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I've read that Oracle 11g has a results cache feature and I could really benefit from it. However, my client has Oracle 10g. Is there any sensible way to emulate it in a web application powered by PHP/5.2 that connects to a remote Oracle 10g server via ODBC (with Oracle's driver, not Microsoft's).

The idea is to cache complex queries on large tables that normally return small data sets and make sure that cached data gets discarded when the underlying tables changes (it doesn't need to be immediate, a one hour delay is acceptable).

I can install new software on the web server (not the Oracle server) and I could probably switch to OCI8 if necessary.

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You could look at materialized views in the database with stale tolerated.

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I didn't know about that switch, I will definitively read about it. I've used materialized views in the past as a sort of cache for certain figures (e.g., total sales per store and month calculated from individual invocies) but, as global caching solution, it isn't as generic as I'd like. I have no way to know the exact queries beforehand because there're many filters involved. – Álvaro González Jun 17 '11 at 8:30

memcached is an option.

But your client needs to upgrade to 11g since 10g support ends on 31-Jul-2011, they could purcase extended support until 31-Jul-2013. (this info could have changed)

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Could you please elaborate your answer a little further? I understand the storage features but, can memcache help to detect or keep track of obsolete data? – Álvaro González Jun 17 '11 at 8:23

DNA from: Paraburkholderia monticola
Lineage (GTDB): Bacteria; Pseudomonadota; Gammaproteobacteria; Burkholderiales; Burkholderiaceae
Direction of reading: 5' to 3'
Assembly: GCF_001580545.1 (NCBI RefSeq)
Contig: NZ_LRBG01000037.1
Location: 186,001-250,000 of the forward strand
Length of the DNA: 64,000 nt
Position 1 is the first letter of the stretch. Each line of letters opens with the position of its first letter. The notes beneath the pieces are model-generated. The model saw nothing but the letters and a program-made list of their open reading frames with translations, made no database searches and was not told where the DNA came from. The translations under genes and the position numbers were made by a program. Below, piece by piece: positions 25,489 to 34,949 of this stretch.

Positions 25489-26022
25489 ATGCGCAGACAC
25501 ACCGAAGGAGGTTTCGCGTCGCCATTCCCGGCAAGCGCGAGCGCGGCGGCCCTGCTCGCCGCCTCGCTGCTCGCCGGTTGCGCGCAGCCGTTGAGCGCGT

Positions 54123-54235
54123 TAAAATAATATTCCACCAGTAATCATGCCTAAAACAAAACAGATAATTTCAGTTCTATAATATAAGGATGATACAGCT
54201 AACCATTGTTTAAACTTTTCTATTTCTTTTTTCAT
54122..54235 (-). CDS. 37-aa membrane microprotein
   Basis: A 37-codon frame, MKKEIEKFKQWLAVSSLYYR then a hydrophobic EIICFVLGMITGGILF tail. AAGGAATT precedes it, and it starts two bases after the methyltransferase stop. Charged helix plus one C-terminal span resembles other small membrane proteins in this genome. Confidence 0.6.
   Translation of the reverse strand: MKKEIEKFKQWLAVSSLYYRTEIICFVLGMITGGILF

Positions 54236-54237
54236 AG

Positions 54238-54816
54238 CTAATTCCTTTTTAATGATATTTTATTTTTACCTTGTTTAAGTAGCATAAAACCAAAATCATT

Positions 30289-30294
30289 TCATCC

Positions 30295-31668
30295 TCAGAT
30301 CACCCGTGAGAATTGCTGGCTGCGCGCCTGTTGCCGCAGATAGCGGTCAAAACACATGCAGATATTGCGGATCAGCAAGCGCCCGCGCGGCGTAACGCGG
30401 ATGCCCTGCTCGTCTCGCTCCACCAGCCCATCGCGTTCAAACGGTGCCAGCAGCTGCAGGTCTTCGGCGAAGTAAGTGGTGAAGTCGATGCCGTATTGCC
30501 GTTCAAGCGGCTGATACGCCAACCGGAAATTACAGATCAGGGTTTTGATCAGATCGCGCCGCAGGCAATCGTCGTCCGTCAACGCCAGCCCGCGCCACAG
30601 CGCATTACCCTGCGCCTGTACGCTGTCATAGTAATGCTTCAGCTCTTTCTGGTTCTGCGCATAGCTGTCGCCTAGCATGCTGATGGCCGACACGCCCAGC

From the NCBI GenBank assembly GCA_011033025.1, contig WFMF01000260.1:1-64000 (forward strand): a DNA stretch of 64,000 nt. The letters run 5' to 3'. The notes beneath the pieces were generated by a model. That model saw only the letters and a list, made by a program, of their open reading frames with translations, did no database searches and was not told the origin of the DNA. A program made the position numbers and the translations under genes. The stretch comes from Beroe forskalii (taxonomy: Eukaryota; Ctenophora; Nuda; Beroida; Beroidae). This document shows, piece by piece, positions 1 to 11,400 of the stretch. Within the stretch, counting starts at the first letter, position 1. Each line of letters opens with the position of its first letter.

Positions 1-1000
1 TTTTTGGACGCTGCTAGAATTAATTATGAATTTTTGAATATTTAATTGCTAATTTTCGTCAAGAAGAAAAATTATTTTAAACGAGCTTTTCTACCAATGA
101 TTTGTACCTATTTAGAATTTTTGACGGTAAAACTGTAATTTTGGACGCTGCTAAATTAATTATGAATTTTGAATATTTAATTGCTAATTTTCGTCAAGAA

Not the same way that result cache does. In 11g there is also CQN so that you can update your cache download.oracle.com/docs/cd/B28359_01/appdev.111/b28424/… – oluies Jun 17 '11 at 17:47

You could use the In Memory Database Cache option of 11gR2. It also works for 10.2.0.4. This is a spin off from the TimesTen aquisition and you can use it to define a write through cache on your application servers. This allows for very fast returns. It scales wonderfully well, combine the app servers with the cache grid servers. In your case it could be fine to use mviews, if the data set to be scanned is large. If it is just complex, the cache will work fine, even for tables that are constantly modified.

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What do you mean exactly? As expected, the RESULT_CACHE hint has no apparent effect on 10g :-? – Álvaro González Jun 17 '11 at 11:10
    
the IMDB cache option allows you to cache tables closer to the application, making VERY fast data access possible. The result cache does not work at all since it is 11g or higher, the IMDB cache can be used from 10.2.0.4 but works differently. (and is a separate licensed option) – ik_zelf Jun 17 '11 at 19:24

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